From Passive to Active: Unpacking the EU’s New Role in Promoting Peace between Azerbaijan and Armenia

This article analyses the European Union’s (EU) increased involvement in promoting peace between Armenia and Azerbaijan following the Second Karabakh War in 2020. While the EU’s previous (indirect) engagement was shadowed by its member state France’s cochairing role within the Minsk Group, its recent diplomatic efforts and visibility signify a shift towards more active involvement in the South Caucasus region. This article explores the motivations behind the EU’s engagement, including its political and economic interests in the region. Additionally, the article highlights the challenges that the EU faces in promoting lasting peace in this region. Furthermore, this article provides policy recommendations for the EU to promote peace and stability in the region. These include maintaining a consistent stance against separatism, drawing on its own experience with resolving conflicts within the Union, and increasing its financial investments in trade, infrastructure, and renewable energy production. By following these recommendations, the EU can strengthen its influence in the South Caucasus and promote lasting peace in the region.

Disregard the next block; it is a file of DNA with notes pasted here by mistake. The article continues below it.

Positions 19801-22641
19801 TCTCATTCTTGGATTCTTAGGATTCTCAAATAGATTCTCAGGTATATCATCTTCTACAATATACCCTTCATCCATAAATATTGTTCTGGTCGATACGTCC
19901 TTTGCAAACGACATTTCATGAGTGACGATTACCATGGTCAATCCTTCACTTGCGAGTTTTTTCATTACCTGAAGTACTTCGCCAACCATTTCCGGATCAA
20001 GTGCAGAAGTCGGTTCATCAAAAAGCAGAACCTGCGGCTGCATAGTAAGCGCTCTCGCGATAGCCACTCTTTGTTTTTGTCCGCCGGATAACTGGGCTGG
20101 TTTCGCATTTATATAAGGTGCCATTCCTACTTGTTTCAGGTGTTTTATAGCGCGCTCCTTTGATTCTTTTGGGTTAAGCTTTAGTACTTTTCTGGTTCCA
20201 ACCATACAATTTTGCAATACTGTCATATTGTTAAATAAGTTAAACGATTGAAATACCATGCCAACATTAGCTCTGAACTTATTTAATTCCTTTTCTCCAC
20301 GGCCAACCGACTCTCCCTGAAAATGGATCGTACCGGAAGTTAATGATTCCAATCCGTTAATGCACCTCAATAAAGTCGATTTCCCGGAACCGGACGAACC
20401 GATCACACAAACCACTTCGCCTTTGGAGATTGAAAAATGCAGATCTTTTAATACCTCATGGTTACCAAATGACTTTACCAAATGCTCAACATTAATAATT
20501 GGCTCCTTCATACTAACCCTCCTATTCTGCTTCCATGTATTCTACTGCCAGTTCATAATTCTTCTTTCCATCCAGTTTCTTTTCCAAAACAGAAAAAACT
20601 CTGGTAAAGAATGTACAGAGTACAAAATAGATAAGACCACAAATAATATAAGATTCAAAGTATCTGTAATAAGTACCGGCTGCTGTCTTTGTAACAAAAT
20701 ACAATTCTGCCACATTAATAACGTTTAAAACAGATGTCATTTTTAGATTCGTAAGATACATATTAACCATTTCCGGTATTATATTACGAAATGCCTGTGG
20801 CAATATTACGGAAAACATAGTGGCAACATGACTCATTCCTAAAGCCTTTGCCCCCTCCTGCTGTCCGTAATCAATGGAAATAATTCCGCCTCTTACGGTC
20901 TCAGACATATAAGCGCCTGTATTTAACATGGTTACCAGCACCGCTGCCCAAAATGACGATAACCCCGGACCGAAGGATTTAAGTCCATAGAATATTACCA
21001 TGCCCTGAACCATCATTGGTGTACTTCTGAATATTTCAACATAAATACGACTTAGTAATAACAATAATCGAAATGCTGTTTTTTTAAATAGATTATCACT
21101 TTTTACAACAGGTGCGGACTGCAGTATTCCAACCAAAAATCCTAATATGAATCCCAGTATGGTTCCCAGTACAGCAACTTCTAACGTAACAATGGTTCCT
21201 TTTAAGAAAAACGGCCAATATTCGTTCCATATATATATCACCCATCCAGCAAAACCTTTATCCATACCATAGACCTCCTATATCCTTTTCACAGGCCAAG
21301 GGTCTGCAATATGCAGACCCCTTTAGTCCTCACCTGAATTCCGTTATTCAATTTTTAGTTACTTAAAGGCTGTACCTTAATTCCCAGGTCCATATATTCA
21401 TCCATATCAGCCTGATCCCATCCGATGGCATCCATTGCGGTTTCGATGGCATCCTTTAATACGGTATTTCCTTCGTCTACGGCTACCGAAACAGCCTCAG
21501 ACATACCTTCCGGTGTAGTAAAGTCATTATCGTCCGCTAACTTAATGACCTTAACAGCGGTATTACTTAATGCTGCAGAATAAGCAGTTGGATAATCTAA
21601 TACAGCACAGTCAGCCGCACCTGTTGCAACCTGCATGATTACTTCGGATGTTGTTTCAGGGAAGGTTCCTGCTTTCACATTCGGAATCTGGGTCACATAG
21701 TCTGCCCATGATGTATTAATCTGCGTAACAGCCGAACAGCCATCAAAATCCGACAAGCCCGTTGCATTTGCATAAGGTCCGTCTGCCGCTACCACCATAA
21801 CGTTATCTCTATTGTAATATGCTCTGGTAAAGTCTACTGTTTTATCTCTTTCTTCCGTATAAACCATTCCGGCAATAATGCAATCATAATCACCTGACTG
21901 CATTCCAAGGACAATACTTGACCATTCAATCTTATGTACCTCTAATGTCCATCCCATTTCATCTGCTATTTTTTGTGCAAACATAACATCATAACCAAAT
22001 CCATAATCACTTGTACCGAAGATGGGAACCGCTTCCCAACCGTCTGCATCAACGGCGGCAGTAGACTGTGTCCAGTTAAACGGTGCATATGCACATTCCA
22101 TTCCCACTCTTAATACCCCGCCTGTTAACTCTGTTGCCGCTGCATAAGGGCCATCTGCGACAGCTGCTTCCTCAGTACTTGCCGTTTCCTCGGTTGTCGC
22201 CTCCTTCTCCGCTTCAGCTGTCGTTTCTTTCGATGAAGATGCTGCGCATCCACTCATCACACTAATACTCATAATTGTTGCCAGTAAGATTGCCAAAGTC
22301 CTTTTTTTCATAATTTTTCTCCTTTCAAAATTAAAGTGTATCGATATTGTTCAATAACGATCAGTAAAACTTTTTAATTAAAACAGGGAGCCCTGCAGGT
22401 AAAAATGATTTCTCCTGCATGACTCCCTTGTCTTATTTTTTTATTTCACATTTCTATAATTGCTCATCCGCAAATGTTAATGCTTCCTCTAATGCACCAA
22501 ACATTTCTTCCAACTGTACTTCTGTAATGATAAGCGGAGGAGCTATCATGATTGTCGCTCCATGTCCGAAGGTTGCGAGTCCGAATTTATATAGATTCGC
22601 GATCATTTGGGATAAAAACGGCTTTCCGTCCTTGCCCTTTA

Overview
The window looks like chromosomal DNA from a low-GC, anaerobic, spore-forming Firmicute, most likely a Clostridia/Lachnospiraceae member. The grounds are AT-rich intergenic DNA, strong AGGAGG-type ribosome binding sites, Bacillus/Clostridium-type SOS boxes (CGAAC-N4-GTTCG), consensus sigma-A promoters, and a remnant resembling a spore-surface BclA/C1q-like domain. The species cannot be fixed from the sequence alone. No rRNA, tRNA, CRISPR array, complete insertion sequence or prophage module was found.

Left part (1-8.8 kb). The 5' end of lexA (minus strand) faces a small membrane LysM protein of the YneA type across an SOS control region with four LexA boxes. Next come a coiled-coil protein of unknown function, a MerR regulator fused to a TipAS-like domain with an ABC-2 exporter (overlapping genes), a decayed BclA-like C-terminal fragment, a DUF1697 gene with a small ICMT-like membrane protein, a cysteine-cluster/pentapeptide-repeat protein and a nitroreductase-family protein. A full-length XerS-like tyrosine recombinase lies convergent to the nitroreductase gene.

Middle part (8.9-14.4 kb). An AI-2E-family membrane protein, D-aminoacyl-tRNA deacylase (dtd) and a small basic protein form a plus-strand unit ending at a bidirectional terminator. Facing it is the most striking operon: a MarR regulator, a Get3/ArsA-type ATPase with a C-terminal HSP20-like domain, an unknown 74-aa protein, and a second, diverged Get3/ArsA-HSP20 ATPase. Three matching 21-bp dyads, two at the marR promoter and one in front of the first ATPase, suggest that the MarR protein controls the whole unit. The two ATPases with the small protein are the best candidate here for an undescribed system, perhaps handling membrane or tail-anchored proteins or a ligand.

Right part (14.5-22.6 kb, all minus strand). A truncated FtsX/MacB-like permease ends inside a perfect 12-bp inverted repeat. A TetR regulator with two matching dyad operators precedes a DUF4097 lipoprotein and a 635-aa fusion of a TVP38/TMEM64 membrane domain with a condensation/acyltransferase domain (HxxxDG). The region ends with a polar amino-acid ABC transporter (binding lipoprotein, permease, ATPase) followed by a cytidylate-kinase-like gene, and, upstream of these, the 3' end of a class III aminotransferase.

Authors: Agha Bayramov, Tom Wagenmakers, and Douwe van der Meer